Abba Eban, Israeli Ambassador to the United States and the United Nations, opposed the frequent use of the word “lobby” because it was not as “popular” (in a good way) despite being part of the American democratic system. He stressed that lobbyists in general needed to support themselves before Israel. In other words, if they wanted to be of use to Israel, the Jews in the United States must first be of use to themselves, to develop, and gain more powerful tools of influence. They were not to be Israel’s “satellites,” but to grow up to be actors capable of making their own decisions favoring their homeland after being adequately informed by Israel. William Fulbright, Chairman of the Senate Foreign Relations Committee, known for his “Israel Controls the Senate” statement (1973), was one those most critical of the influence those actors exerted on the US policy (Aridan, 2019: 134) (The very same Fulbright had been the founder of one of the main tools of the US soft power strategy in 1946—the scholarship program that bears his name. Many of the young people who have completed this still active program are famous for their pro-US speeches and socio-political activities after returning to their respective countries.)
All this gives us reason to say that the US political system is a mixed mechanism that does not serve the Israeli interests unambiguously, and those defending the Israeli interests are subjected to criticism from time to time by various politicians. An example of this is the anti-Israel stance of former US President Jimmy Carter in his 2006 book Palestine: Peace Not Apartheid. Jews claim that political theorists such as Freeman, Stephen Walt, a professor at Harvard University’s Kennedy School of Government, and John Mearsheimer, a professor of political science at the University of Chicago, parrot Fulbright. The two professors co-authored the book The Israel Lobby and US Foreign Policy in 2006.
We can see that the anti-Israel stance in the United States has come to the fore, especially when US interests clash with Israeli interests. For example, in the war between Israel and Egypt (1973), the United States had to relegate its Israeli interests to the background to a certain extent in order not to lose Egypt, which could withstand the Soviet threat and the spread of the USSR regional influence. That did not please the Jews. Under the Camp David Accords (1978) that ended this war, Israel returned the previously (in 1956) occupied Suez Canal to Egypt. Jewish settlements set up here were destroyed (1982). Thus, except the cases in which Israeli interests clash with global US interests, one may say that they are mostly parallel, supportive, and serve each other, and that Jews are largely integrated into American society (at all levels of authority).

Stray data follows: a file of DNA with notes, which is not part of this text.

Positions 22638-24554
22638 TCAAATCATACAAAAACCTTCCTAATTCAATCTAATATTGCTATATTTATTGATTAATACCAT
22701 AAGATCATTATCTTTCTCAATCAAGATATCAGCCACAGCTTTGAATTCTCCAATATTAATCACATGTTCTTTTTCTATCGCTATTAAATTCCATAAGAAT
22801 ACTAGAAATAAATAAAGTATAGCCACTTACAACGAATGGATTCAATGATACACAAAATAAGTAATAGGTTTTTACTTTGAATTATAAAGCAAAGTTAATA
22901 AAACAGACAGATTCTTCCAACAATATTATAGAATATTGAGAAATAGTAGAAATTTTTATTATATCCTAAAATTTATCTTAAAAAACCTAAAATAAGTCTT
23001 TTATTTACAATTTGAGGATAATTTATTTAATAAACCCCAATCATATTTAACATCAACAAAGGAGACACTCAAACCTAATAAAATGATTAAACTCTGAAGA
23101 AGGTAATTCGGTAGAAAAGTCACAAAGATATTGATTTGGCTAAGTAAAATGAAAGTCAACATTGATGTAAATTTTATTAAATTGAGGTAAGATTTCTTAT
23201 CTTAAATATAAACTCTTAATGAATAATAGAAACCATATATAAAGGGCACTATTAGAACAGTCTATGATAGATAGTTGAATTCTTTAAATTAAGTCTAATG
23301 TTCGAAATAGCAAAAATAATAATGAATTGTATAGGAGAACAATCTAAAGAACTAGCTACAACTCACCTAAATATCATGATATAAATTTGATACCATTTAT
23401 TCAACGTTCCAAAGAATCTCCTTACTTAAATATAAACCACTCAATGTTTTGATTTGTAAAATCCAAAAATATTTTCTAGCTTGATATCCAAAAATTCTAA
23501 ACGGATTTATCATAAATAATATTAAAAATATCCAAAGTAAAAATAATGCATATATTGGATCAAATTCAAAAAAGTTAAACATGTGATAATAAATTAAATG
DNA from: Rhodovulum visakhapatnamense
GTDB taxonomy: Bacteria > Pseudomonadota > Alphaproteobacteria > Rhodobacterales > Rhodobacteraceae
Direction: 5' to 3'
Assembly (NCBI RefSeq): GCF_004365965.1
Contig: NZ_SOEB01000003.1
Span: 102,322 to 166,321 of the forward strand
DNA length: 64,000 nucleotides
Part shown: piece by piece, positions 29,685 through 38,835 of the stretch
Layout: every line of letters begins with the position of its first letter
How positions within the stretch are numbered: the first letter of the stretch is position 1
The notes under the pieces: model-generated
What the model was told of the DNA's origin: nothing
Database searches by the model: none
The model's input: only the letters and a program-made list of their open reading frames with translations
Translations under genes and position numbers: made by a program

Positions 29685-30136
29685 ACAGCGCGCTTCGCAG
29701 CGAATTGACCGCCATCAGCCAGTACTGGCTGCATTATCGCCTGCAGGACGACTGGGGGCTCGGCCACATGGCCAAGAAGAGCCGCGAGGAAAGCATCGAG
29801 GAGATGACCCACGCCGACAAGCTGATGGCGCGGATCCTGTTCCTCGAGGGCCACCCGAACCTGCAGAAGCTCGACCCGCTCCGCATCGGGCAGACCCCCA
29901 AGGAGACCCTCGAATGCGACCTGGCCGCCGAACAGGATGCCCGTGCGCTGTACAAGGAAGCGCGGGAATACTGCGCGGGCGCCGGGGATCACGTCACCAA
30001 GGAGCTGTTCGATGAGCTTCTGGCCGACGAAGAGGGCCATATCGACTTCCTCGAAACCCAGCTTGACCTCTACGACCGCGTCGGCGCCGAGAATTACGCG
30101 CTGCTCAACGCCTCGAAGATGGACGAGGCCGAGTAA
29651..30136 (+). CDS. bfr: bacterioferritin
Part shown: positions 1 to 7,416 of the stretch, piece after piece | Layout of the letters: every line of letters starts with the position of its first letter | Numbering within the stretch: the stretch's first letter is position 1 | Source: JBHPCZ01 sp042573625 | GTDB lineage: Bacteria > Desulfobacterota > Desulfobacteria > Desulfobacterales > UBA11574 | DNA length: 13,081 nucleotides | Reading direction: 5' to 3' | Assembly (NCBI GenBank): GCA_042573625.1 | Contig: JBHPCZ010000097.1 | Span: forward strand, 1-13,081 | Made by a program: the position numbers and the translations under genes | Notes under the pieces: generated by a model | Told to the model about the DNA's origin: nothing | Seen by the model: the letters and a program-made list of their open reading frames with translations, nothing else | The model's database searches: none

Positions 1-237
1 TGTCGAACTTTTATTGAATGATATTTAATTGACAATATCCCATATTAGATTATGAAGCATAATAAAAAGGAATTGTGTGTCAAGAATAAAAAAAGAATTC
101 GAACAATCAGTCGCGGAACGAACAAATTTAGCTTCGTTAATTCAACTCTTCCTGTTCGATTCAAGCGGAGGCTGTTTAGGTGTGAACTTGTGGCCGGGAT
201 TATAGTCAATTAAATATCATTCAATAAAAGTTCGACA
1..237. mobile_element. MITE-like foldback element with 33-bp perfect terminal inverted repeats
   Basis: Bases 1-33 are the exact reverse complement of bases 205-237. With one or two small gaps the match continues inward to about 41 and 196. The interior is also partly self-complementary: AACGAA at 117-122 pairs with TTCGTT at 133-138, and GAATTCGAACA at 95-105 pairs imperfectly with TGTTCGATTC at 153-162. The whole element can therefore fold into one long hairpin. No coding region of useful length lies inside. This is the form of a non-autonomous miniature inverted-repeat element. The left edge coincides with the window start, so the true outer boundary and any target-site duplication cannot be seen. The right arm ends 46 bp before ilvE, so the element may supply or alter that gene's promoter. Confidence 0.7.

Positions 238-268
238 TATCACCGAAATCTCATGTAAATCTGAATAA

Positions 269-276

The financial power of the Jewish diaspora is one of the main means of securing its political power.
One of the strengths of the Jewish diaspora is social solidarity. No matter where they are in the world, Jews feel a social responsibility towards each other. This is the essence of the slogan “Kol Yisrael Arevim Zeh Bazeh” chanted at all social events. In this regard, philanthropy, moral responsibility (mitzvah) has already become their way of life. For example, the Jewish Agency and the Jewish National Fund are organizations set up by Diaspora Jews to help the homeland.
Sometimes the diaspora does or says what the home state cannot do or say, because the diaspora has no official legal obligations and liability. For example, the state of Israel is interested in developing relations with Germany. But the Holocaust will never be forgotten. Therefore, Holocaust-related, in particular, anti-Semitism-related, propaganda was entrusted mainly to the diaspora.
The Israeli government is, of course, well aware of the strength of the Jewish diaspora around the world. However, Ben-Gurion’s interesting statement made in 1950 is indicative of Israel’s attitude toward the Jewish diaspora: “We, the people of Israel, have no desire and no intention to interfere in any way with the internal affairs of Jewish communities abroad… Our success or failure depends in a large measure on our cooperation with, and on the strength of, the great Jewish community of the United States, and, we, therefore, are anxious that nothing should be said or done which could in the slightest degree undermine the sense of security and stability of American Jewry.”
The relationship between the diaspora and politics is shaped against the backdrop of the diaspora’s relationship with both the home and the host country. Thus, the diaspora itself becomes a political issue. In this regard, the lobbying activity of the diaspora transcends the borders of interstate relations. In other words, the diaspora is becoming a non-governmental, non-state actor in world politics. It is important to keep this powerful actor fully informed in the interests of the state, to support growing economic and political integration in the host country, to increase economic power, and then to gear this power at the welfare of compatriots of the same ethnic identity and the interests of the homeland. This activity is not aimed at separatism, division and discrimination in the country of residence, but rather carried out in parallel with the integration into the state, stimulation of the participation of Jews in government and economy.
It should be emphasized that behind every successful project there is an idea, a dream for the future. Thus, Theodore Herzl, who first proposed the idea of a Jewish state in 1896 (in his book The Jewish State), clearly saw the need to create a Jewish state in the future, and thought that it would happen one day. And so it did. This is the backbone of the activity of the Jewish diaspora: idea—support—success!